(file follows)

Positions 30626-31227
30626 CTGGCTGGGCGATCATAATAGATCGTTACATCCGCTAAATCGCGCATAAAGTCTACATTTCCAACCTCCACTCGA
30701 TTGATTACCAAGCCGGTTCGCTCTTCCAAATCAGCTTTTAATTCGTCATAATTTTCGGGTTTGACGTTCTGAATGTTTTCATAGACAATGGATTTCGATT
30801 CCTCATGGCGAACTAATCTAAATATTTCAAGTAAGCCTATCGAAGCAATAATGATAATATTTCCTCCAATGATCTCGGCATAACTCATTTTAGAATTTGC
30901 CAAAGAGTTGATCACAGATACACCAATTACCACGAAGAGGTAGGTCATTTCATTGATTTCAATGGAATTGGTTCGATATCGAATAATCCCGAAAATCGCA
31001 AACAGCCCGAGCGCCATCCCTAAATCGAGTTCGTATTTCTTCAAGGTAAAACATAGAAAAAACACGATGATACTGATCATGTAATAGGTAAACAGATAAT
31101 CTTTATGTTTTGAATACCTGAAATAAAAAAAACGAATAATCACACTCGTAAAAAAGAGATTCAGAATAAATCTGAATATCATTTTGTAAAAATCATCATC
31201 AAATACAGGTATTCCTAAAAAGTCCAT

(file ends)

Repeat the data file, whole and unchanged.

Positions 30626-31227
30626 CTGGCTGGGCGATCATAATAGATCGTTACATCCGCTAAATCGCGCATAAAGTCTACATTTCCAACCTCCACTCGA
30701 TTGATTACCAAGCCGGTTCGCTCTTCCAAATCAGCTTTTAATTCGTCATAATTTTCGGGTTTGACGTTCTGAATGTTTTCATAGACAATGGATTTCGATT
30801 CCTCATGGCGAACTAATCTAAATATTTCAAGTAAGCCTATCGAAGCAATAATGATAATATTTCCTCCAATGATCTCGGCATAACTCATTTTAGAATTTGC
30901 CAAAGAGTTGATCACAGATACACCAATTACCACGAAGAGGTAGGTCATTTCATTGATTTCAATGGAATTGGTTCGATATCGAATAATCCCGAAAATCGCA
31001 AACAGCCCGAGCGCCATCCCTAAATCGAGTTCGTATTTCTTCAAGGTAAAACATAGAAAAAACACGATGATACTGATCATGTAATAGGTAAACAGATAAT
31101 CTTTATGTTTTGAATACCTGAAATAAAAAAAACGAATAATCACACTCGTAAAAAAGAGATTCAGAATAAATCTGAATATCATTTTGTAAAAATCATCATC
31201 AAATACAGGTATTCCTAAAAAGTCCAT